The JSE’s small packaging sector will be reinforced by the confirmation on Thursday of glass packaging company Consol’s long-awaited return to the stock exchange.
Consol, which has investment house Brait as a major shareholder, looks set to raise substantial capital on listing to execute growth plans in SA and selected African markets.
Consol was delisted from the JSE in 2007 when it was bought out by a consortium of private equity investors, including Brait Private Equity and Old Mutual Private Equity.
Private-equity investors typically look to exit an investment in five to seven years, which meant the market had long expected either the sale or relisting of Consol.
For investors there is not a great deal of financial information around Consol or its capital-raising plans in the intention to float notice. More detail is only expected to be released with the prelisting statement.
Consol said that it now aimed to use about R2.7bn of the net proceeds of the proposed listing to strengthen and deleverage its balance sheet.
Consol CEO Mike Arnold would not be drawn on Consol’s debt figure, but indicated that the intention was to bring gearing down to a more market-related level.
Consol said additional listing proceeds — the quantum of which will be determined later — would be used to repay a portion of the shareholder loans.
The balance of the shareholder loans will be swapped into shares when Consol lists.
Market watchers said on Thursday that it would be intriguing to see which backer Consol was most indebted to, with most speculating Brait, which holds a 29.7% stake in the company.
Other major shareholders include Old Mutual Private Equity (22.8%), Sanlam Private Equity (12%), Sphere (10%), HarbourVest Partners (9.8%) and the Public Investment Corporation (7.5%). The intention to float notice said certain shareholders might also sell additional shares to cover for overallotments of up to 15% of the total number of shares placed as part of the listing exercise.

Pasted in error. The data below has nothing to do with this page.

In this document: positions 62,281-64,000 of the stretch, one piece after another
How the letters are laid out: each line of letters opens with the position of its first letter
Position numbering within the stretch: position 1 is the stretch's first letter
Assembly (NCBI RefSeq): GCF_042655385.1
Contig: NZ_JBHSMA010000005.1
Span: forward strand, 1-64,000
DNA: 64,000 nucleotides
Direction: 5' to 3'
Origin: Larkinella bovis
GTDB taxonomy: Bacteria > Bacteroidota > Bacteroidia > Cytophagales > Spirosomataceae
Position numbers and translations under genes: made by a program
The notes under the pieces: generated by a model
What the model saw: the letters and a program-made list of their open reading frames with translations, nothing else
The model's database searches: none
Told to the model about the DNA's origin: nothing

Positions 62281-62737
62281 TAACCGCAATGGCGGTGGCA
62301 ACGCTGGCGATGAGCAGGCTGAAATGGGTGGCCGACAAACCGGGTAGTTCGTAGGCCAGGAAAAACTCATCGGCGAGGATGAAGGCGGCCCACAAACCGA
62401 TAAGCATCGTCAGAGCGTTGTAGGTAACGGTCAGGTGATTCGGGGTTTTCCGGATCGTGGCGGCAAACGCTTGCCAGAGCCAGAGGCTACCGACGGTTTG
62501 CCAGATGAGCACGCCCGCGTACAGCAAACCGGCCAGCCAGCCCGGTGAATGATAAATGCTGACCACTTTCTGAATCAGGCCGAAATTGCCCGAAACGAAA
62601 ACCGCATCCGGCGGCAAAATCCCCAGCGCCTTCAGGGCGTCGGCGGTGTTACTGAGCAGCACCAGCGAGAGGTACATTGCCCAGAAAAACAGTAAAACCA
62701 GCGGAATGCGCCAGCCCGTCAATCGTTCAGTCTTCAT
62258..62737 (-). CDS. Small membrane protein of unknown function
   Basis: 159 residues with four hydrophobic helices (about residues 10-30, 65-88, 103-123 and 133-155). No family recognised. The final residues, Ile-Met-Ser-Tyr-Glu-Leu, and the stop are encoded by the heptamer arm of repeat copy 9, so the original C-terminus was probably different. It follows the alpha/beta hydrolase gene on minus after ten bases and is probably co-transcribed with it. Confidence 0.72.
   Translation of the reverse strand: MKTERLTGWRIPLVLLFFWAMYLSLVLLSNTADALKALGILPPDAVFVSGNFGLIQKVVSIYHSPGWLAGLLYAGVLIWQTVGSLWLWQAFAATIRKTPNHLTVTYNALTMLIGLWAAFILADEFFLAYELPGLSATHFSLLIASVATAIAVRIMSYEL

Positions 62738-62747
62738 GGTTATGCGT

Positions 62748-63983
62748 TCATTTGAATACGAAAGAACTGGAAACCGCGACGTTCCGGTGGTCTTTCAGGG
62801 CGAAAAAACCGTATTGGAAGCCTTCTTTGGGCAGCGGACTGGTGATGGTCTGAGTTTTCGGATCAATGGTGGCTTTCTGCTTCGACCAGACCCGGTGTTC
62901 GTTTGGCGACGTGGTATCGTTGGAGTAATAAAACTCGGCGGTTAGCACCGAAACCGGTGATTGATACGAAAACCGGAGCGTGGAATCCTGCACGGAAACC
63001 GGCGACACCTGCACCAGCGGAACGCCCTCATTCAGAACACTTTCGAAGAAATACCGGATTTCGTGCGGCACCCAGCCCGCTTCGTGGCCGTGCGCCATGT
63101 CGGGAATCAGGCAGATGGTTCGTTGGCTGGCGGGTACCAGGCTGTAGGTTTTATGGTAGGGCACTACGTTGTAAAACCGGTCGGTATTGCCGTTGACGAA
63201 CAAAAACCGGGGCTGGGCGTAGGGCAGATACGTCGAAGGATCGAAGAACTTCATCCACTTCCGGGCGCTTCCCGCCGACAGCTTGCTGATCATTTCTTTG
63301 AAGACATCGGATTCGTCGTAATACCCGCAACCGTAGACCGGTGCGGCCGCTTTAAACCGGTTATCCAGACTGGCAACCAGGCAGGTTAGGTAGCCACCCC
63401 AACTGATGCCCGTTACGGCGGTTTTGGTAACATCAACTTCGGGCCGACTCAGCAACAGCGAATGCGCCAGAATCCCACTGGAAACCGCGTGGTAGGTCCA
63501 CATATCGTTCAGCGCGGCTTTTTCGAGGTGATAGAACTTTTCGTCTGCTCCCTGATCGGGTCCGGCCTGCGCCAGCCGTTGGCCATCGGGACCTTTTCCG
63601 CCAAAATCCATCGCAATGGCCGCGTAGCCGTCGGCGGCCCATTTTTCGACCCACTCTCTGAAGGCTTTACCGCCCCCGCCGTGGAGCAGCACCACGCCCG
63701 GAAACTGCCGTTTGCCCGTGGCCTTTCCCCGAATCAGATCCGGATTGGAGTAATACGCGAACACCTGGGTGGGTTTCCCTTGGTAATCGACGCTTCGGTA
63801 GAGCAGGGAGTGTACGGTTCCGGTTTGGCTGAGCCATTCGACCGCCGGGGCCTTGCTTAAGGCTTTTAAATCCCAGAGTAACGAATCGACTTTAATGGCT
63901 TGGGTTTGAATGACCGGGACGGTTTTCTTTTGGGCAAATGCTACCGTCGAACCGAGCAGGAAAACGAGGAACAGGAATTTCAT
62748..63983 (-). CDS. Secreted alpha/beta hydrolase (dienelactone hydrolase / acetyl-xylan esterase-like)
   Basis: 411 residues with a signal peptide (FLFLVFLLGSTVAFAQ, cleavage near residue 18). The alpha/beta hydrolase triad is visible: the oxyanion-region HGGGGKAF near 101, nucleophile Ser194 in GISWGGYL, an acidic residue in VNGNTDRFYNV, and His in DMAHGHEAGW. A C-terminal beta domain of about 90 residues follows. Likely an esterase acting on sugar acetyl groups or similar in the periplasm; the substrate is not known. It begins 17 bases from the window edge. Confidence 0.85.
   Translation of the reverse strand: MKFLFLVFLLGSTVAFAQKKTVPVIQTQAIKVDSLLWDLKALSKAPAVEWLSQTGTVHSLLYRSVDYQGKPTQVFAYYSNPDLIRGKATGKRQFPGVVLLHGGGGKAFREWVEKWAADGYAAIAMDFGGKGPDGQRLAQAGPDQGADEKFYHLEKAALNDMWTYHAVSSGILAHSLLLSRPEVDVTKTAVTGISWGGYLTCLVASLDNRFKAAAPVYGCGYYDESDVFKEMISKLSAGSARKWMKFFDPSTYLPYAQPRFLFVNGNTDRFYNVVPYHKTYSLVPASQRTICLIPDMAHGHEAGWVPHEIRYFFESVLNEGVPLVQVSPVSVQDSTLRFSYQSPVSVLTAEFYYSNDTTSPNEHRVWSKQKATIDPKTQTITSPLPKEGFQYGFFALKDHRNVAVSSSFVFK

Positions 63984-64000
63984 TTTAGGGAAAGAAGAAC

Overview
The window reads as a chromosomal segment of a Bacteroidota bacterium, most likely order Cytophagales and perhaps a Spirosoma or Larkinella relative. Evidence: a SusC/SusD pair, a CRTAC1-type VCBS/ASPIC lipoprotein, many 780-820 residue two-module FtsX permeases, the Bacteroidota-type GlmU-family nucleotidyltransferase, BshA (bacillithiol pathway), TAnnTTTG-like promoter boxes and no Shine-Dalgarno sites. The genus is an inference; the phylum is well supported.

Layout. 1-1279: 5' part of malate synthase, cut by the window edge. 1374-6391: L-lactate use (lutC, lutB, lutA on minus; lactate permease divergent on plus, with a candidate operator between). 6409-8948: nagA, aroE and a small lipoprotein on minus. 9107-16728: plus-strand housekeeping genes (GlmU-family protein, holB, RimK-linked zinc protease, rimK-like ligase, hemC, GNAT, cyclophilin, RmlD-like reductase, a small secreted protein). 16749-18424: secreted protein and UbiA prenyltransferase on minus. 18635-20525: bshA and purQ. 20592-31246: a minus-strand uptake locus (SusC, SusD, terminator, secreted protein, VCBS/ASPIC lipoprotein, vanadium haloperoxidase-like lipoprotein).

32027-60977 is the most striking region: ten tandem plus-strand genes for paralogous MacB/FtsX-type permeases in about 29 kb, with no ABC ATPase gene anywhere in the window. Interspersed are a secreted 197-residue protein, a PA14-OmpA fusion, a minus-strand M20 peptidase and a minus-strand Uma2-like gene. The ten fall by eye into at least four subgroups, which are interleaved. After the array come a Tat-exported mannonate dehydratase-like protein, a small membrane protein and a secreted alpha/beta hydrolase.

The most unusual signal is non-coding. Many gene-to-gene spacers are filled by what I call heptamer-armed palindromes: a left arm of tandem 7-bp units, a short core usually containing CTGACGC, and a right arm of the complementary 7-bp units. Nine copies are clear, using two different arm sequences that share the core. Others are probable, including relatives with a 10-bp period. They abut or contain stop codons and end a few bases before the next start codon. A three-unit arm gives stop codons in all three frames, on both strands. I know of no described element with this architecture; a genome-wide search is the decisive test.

Lentus Asset Management chief investment officer Nic Norman-Smith said it was an interesting time for Consol to relist, with JSE packaging firm Nampak having put its glass packaging operations up for sale earlier in the week.
“Nampak’s capital allocation has not been great in recent years, so perhaps their decision to exit the glass business can be taken as a contra-indicator for Consol’s prospects as a listed counter.”
The financial figures disclosed in the notice showed that in the six months to end-December 2017 Consol’s revenue and adjusted earnings before interest, depreciation, taxation and amortisation (ebitda) were R3.7bn (R3.5bn for the corresponding period in 2016) and R936m (R896m) respectively. For the financial year to end-June 2017 Consol’s revenue and adjusted ebitda were R6.2bn and R1.6bn respectively.
Consol packages mainly for large customers in the beer, wine, flavoured alcoholic beverages, nonalcoholic beverages, spirits and food segments.
Consol earns most of its keep from South African operations, but has expanded into Kenya and Nigeria, as well as being in the throes of setting up a new facility in Ethiopia.
Consol’s total manufacturing capacity is about 932,000 tonnes of manufactured glass a year. The notice said Consol was determined to leverage its leading market position in SA to enhance profitability and improve its South African margins as it pursues growth. This entailed maintaining a target adjusted ebitda margin of 26% to 28% over the medium term. Consol believed a strong market share in SA would allow the company to benefit from the local market’s volume growth potential of about 3% to 4% a year from 2017 to 2021.
Arnold said Consol’s development plans were for aggressive growth locally and through the rest of the African continent.
“We believe that by combining our competitive advantage and technical ability … we can open up exciting opportunities to create significant value for our future shareholders.”